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LEGION’s Noah Hawley Answers Your Burning Questions About the Season Finale

LEGION’s Noah Hawley Answers Your Burning Questions About the Season Finale

Major, major spoilers for the season finale of Legion abound! You have been warned.

Some TV shows are fairly straightforward to keep up with even if you aren’t giving them your full attention while watching. Legion is not one of those shows. Since the very first episode, it’s demanded a lot from its viewers, and tonight’s stunning season finale was certainly no exception.

But if you just finished watching and need to know what the heck just happened, no worries—Nerdist got the chance to speak with showrunner Noah Hawley himself during a recent press conference call, and he shared with us what went into all the most shocking moments from the season finale. Let’s break it down, question by question:

Why start the episode with the Interrogator?

LEGION -- "Chapter 8" – Season 1, Episode 8 (Airs Wednesday, March 29, 10:00 pm/ep) -- Pictured: Hamish Linklater as The Interrogator. CR: Michelle Faye/FX

We haven’t seen the Interrogator since the very first episode, and we certainly haven’t seen so much of him as we did at the start of the finale. But of course, humanizing complicated villains is right in Hawley’s wheelhouse after a few seasons of Fargo, so it’s no wonder he tried it again here for Legion.

“I knew I wanted to bring Hamish [Linklater] back because he’s so great in the role and such a great element to the show, so I ended episode seven with him appearing. Then as I sat down to write episode eight, I thought it would be interesting to see his world and start this episode from his point of view so he’s not just a horribly burned villain walking on screen,” said Hawley.

“He’s a person who has lost something and is struggling to hold on to his humanity and his sense of identity. So I started to write that sequence at the beginning, and then, of course, you bring him into the show, and now he has a much more sympathetic energy to him even though he’s justified that in his movie, David is the villain and Melanie is the villain. Once we see his movie, even for a moment, it changes the way we look at the people we thought we knew, which I think is interesting.”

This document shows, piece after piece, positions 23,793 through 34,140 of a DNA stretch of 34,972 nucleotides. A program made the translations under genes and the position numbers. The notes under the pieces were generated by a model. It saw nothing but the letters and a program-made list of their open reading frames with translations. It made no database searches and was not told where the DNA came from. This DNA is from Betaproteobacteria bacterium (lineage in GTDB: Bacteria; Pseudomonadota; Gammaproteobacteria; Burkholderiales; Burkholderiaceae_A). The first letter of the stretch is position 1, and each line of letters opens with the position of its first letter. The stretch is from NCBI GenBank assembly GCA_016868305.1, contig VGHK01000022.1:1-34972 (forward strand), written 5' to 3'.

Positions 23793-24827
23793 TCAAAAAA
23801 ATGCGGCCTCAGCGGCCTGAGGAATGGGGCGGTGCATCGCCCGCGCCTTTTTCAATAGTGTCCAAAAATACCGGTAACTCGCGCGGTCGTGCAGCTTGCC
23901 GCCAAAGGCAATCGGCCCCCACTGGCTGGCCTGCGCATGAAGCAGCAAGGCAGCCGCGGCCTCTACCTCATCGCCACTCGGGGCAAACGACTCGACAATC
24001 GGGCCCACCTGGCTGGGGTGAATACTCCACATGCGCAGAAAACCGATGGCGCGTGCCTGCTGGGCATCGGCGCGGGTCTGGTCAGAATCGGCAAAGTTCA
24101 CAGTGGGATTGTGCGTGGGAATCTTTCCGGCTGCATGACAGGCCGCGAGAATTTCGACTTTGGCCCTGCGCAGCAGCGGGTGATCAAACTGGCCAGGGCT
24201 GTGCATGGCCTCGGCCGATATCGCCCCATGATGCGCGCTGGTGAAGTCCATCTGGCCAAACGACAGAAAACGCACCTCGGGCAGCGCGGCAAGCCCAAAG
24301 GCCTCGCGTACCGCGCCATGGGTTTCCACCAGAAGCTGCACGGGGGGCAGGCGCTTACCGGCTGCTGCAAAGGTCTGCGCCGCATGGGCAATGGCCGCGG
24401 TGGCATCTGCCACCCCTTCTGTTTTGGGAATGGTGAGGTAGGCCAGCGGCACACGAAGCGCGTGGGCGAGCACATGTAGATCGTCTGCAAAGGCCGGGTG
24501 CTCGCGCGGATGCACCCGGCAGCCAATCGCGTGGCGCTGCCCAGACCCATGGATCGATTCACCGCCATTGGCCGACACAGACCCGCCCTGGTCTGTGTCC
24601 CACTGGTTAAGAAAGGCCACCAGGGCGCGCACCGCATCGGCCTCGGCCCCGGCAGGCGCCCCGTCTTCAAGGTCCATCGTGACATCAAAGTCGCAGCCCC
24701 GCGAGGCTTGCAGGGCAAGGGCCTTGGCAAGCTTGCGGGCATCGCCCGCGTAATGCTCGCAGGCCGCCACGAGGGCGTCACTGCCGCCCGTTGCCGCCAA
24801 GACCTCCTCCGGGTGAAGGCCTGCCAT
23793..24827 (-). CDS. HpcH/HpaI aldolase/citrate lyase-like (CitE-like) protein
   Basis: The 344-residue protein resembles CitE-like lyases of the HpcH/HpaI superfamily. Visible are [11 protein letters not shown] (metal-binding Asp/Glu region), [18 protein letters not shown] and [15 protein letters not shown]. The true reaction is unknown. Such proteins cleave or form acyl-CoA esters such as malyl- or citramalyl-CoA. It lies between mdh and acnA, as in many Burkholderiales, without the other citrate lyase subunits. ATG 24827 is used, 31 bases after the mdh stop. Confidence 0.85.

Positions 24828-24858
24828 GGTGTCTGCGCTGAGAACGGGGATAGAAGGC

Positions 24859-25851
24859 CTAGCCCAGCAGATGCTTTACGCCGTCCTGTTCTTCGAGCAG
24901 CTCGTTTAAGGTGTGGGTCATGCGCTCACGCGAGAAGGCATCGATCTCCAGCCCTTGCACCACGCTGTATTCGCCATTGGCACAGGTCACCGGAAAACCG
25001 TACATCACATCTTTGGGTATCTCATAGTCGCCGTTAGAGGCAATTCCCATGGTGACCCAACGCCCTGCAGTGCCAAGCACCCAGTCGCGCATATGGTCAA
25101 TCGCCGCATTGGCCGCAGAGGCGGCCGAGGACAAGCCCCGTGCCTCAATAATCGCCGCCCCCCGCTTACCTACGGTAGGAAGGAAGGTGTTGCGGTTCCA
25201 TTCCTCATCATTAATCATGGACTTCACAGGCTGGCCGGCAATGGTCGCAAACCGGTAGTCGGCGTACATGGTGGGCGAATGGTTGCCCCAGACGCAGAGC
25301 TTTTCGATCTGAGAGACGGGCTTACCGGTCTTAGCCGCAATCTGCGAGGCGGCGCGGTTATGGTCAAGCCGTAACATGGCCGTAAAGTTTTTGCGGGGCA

Is Melanie Bird about to go full Magneto?

LEGION -- "Chapter 4" – Season 1, Episode 4 (Airs Wednesday, March 1, 10:00 pm/ep) -- Pictured: Jean Smart as Melanie Bird. CR: Michelle Faye/FX

When the Interrogator is himself interrogated by the Summerland gang, Melanie is blunt with him—humans are going the way of the dinosaurs, and they’d better stop trying to get a leg up on mutants if they want to survive. If that rhetoric sounds familiar, it’s because we usually hear that sort of thing from Magneto in the X-Men movies, who despite his sympathetic backstory is still seen as a villain these days.

But Melanie’s not in full-on bad guy mode, Hawley says—at least, for now. In the movies, “There’s this idea that homo superior would mean that what we know as humanity will disappear eventually,” he clarified. “I don’t think that was her intention to say that, other than to say, ‘You need a sense of perspective here about the way that the universe works. You think you’re at the top of the food chain, but now there’s something even higher than you, so you should be a little less arrogant about how you deal with us, because if history teaches us anything, it teaches us that we’re the future and you’re the past.'”

I don’t know, dude, still seems pretty Magneto to me. But as X-perts more knowledgable than me have pointed out, that guy did make some valid points.